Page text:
Hark'n Technologies v. Crossover Symmetry et al, No. 1:2010cv00081 - Document 60 (D. Utah 2012)

Court Description: MEMORANDUM DECISION and ORDERgranting 50 Motion for Discovery; granting 55 Motion to Continue. Signed by Magistrate Judge Paul M. Warner on 05/18/2012. (tls)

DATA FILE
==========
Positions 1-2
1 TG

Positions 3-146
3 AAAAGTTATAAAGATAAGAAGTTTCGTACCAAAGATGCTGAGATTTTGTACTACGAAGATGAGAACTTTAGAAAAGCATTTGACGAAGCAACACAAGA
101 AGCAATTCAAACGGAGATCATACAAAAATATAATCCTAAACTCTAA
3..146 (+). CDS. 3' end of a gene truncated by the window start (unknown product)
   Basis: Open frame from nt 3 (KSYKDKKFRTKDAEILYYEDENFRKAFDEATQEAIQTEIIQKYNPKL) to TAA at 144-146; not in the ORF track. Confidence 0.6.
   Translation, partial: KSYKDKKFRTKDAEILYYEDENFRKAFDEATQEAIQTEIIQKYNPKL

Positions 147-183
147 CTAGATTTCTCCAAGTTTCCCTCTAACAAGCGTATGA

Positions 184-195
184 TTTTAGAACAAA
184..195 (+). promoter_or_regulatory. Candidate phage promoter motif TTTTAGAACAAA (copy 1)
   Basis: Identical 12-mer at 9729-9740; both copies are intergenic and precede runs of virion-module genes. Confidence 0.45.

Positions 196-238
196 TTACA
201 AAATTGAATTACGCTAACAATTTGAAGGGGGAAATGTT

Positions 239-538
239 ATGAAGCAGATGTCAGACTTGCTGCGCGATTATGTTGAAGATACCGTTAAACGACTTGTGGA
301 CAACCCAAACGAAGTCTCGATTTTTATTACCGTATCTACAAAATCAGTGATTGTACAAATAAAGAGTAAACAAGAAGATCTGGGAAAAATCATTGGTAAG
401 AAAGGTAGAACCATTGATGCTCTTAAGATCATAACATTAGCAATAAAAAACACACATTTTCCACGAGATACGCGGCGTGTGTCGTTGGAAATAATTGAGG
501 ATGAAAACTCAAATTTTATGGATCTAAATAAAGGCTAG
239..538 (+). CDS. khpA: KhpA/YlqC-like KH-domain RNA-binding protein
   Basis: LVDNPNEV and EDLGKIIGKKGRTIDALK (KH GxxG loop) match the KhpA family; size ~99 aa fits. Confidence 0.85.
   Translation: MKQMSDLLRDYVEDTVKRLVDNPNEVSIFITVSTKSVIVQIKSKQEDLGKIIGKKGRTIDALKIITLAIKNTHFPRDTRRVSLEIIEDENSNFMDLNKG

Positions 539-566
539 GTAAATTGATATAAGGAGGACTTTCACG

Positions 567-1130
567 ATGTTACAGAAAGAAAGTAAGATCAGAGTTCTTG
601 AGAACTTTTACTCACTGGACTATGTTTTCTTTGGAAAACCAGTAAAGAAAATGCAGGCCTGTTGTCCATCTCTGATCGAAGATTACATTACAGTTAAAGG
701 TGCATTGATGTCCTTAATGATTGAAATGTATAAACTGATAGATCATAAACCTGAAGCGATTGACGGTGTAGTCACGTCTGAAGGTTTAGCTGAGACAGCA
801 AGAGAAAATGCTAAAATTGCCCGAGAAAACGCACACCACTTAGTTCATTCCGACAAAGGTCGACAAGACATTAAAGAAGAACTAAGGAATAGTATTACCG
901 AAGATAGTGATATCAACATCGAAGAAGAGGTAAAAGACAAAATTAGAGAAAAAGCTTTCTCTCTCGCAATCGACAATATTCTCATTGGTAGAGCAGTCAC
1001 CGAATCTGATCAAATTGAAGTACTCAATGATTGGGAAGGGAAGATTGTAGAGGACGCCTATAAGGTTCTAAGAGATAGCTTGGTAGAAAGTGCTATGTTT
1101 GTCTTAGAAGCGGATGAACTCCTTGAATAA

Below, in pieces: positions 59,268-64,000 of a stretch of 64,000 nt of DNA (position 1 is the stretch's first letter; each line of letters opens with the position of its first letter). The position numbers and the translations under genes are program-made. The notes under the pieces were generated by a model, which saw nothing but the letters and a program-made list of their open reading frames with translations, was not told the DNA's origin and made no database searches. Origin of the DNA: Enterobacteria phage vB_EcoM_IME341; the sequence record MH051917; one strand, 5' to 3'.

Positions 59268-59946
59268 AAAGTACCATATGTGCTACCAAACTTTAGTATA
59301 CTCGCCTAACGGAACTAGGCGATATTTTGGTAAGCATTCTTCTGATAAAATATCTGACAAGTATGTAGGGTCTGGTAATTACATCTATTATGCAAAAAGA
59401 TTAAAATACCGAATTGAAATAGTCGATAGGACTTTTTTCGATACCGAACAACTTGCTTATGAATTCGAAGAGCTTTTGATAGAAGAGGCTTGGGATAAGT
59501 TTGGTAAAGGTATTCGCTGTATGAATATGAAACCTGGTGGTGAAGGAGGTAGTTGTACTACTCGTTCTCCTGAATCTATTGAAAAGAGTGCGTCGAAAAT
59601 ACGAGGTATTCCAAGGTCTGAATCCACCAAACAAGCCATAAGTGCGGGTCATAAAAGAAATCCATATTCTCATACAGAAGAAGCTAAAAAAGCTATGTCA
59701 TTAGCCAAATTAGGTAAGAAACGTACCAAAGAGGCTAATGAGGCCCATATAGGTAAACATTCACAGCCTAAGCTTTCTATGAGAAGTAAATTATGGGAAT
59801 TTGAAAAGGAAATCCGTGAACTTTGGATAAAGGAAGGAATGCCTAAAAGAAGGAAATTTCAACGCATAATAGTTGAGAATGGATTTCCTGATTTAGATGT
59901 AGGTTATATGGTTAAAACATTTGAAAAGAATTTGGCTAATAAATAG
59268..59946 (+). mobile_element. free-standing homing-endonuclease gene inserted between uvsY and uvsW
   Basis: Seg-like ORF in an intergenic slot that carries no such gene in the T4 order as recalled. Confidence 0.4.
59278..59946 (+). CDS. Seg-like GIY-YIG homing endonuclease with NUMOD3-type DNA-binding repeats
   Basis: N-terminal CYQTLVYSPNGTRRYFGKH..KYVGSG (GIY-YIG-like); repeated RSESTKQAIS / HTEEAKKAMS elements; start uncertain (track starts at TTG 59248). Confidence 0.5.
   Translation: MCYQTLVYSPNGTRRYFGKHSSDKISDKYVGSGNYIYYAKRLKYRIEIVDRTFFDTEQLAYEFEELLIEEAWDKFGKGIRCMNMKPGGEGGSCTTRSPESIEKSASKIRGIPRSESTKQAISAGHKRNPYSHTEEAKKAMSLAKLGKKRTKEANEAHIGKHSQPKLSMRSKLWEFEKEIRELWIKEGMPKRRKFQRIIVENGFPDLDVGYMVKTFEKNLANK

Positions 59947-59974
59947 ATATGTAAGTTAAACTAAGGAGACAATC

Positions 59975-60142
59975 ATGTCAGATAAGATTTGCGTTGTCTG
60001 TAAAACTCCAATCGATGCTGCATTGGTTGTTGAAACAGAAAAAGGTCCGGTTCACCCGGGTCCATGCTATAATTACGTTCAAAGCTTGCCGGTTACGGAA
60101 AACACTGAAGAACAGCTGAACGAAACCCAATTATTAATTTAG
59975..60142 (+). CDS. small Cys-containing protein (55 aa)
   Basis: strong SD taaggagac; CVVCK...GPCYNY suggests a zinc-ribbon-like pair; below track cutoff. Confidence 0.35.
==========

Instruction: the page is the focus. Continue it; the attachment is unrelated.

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IN THE UNITED STATES DISTRICT COURT FOR THE DISTRICT OF UTAH CENTRAL DIVISION HARK N TECHNOLOGIES, INC., a Utah corporation, MEMORANDUM DECISION AND ORDER Plaintiff, v. Case No. 1:10cv81 CROSSOVER SYMMETRY, a Colorado registered dba; FITWORKS, INC., a Colorado corporation; and DUGGAN MORAN, an individual, Chief District Judge Ted Stewart Defendants. Magistrate Judge Paul M. Warner This matter was referred to Magistrate Judge Paul M. Warner by Chief District Judge Ted Stewart pursuant to 28 U.S.C. ยง 636(b)(1)(A).1 Before the court is Crossover Symmetry, Fitworks, Inc., and Duggan Moran s (collectively, Defendants ) motion for leave to take limited fact discovery.2 The court has carefully reviewed the motion and memoranda submitted by the parties. Pursuant to civil rule 7-1(f) of the United States District Court for the District of Utah Rules of Practice, the court elects to determine the motion on the basis of the written memoranda and finds that oral argument would not be helpful or necessary. See DUCivR 7-1(f). 1 See docket no. 41. 2 See docket no. 50. Defendants seek leave to take limited fact discovery. Specifically, Defendants are requesting that the court allow them to (1) propound one additional set of document requests, not exceeding 20 requests; and (2) take or retake the depositions of Hark n Technologies, Inc. ( Plaintiff ), Shon Harker, Luther Perkins, and Gary Harker, not to exceed 3.5 hours each. The basis for Defendants motion is that they claim that they were not aware that Plaintiff would be using experts in this case until after the expiration of the fact discovery deadline. As such, Defendants conclude, they did not have an opportunity to conduct fact discovery on facts pertinent to Plaintiff s experts. In response, Plaintiff sets forth several arguments against reopening fact discovery. Plaintiff asserts that Defendants have not demonstrated good cause to reopen fact discovery because Defendants purported understanding that Plaintiff would not be utilizing experts was unreasonable. In support of this contention, Plaintiff sets forth the following facts: (1) the parties had agreed to a ninety-one day extension of the fact and expert discovery deadlines on June 10, 2011; (2) on October 17, 2011, Plaintiff s counsel asked Defendants counsel to agree to another [ninety-day] extension of dates in the scheduling order;3 and (3) on November 17, 2011, Plaintiff s counsel informed Defendants counsel that it would be filing a motion to extend the discovery deadlines in this case. 4 Because Plaintiff had used the plural dates and deadlines as well as the term another in its communications with Defendants counsel, 3 Docket no. 51, Exhibit A. 4 Id., Exhibit B. 2 Plaintiff asserts that Defendants could not have reasonably believed that Plaintiff was not going to use experts in this matter. Plaintiff further argues that there is no excuse for Defendants failure to diligently obtain discovery within the original time period because there are no new issues arising from Plaintiff disclosing its expert witnesses. Plaintiff also contends that Defendants have waived any argument for reopening fact discovery because they failed to raise it in their two previous oppositions to Plaintiff s motions to amend the scheduling order. And Plaintiff argues that it will be prejudiced by reopening fact discovery because Plaintiff will not be able to adequately prepare its expert witnesses and obtain the necessary expert reports. Finally, Plaintiff argues that the requested discovery will not lead to relevant evidence. Defendants reply by stating that Plaintiff s correspondence with Defendants counsel in which Plaintiff sought to extend the discovery deadlines occurred after the deadline for disclosing experts had passed on October 3, 2011. Defendants argue that they ought to be allowed to take the discovery they would have conducted had Plaintiff disclosed its experts by that deadline. In addition, Defendants filed a supplemental memorandum in support of their motion on May 14, 2012. In that memorandum, Defendants contend that Plaintiff s expert reports that were very recently provided to Defendants rely upon records previously undisclosed by Plaintiff and/or the expert reports are incomplete because of a purported lack of information. As such, Defendants conclude, this court should reopen fact discovery for the requested limited purpose. 3 The Tenth Circuit set forth the following factors for a trial court to consider in determining whether a party has shown good cause to reopen fact discovery: 1) whether trial is imminent, 2) whether the request is opposed, 3) whether the non-moving party would be prejudiced, 4) whether the moving party was diligent in obtaining discovery within the guidelines established by the court, 5) the foreseeability of the need for additional discovery in light of the time allowed for discovery by the district court, and, 6) the likelihood that the discovery will lead to relevant evidence. Smith v. United States, 834 F.2d 166, 169 (10th Cir. 1987). The court will now address the above-mentioned factors in relation to the circumstances presented. The court concludes that Defendants have demonstrated good cause for reopening fact discovery. First, trial is not imminent in this matter as it is not scheduled to begin until February 25, 2013. Second, while Plaintiff opposes the request to reopen fact discovery, it appears that it is doing so primarily because Defendants opposed Plaintiff s previous motions to modify the scheduling order. This is not a reasonable basis for opposing Defendants motion. Third, although Plaintiff contends that it will be prejudiced by reopening fact discovery because it will not be able to adequately prepare its expert witnesses and obtain the necessary expert reports, the court is not persuaded by this argument. Again, trial in this matter is not set to begin for another nine months. Plaintiff has sufficient time to prepare its expert witnesses. And, as explained below, Plaintiff will have an opportunity to prepare and submit expert counter reports if necessary. Fourth, the court concludes that Defendants have been diligent in pursuing discovery in this matter based on the November 29, 2011 fact discovery deadline and in light of Plaintiff s failure to disclose experts until one month after the close of that deadline. Fifth, the need for the additional requested fact discovery was not readily foreseeable because Plaintiff failed to 4 disclose expert witnesses prior to the October 3, 2011 disclosure deadline and did not request an extension of any deadlines until two weeks after that expert disclosure deadline. It was not until November 29, 2011, that Plaintiff moved the court for an order amending the scheduling order, including the expert disclosure deadline. And Plaintiff did not identify its experts until January 4, 2012, more than a month after the close of fact discovery. Based on Plaintiff s actions, Defendants could not have foreseen the need for further fact discovery. And finally, the additional discovery sought is relevant because Defendants request is limited to facts related to Plaintiff s experts opinions. Based on the foregoing, Defendants motion to reopen fact discovery for the limited purpose set forth in said motion5 is GRANTED. The fact discovery deadline is reset to July 17, 2012. In addition, Defendants filed a motion to extend the deadline for expert counter reports. Because the court has reopened fact discovery related to experts and for good cause appearing, Defendants motion to extend the counter report deadline6 is also GRANTED. The counter report deadline is extended to August 7, 2012. IT IS SO ORDERED. DATED this 18th day of May, 2012. BY THE COURT: PAUL M. WARNER United States Magistrate Judge 5 See docket no. 50. 6 See docket no. 55. 5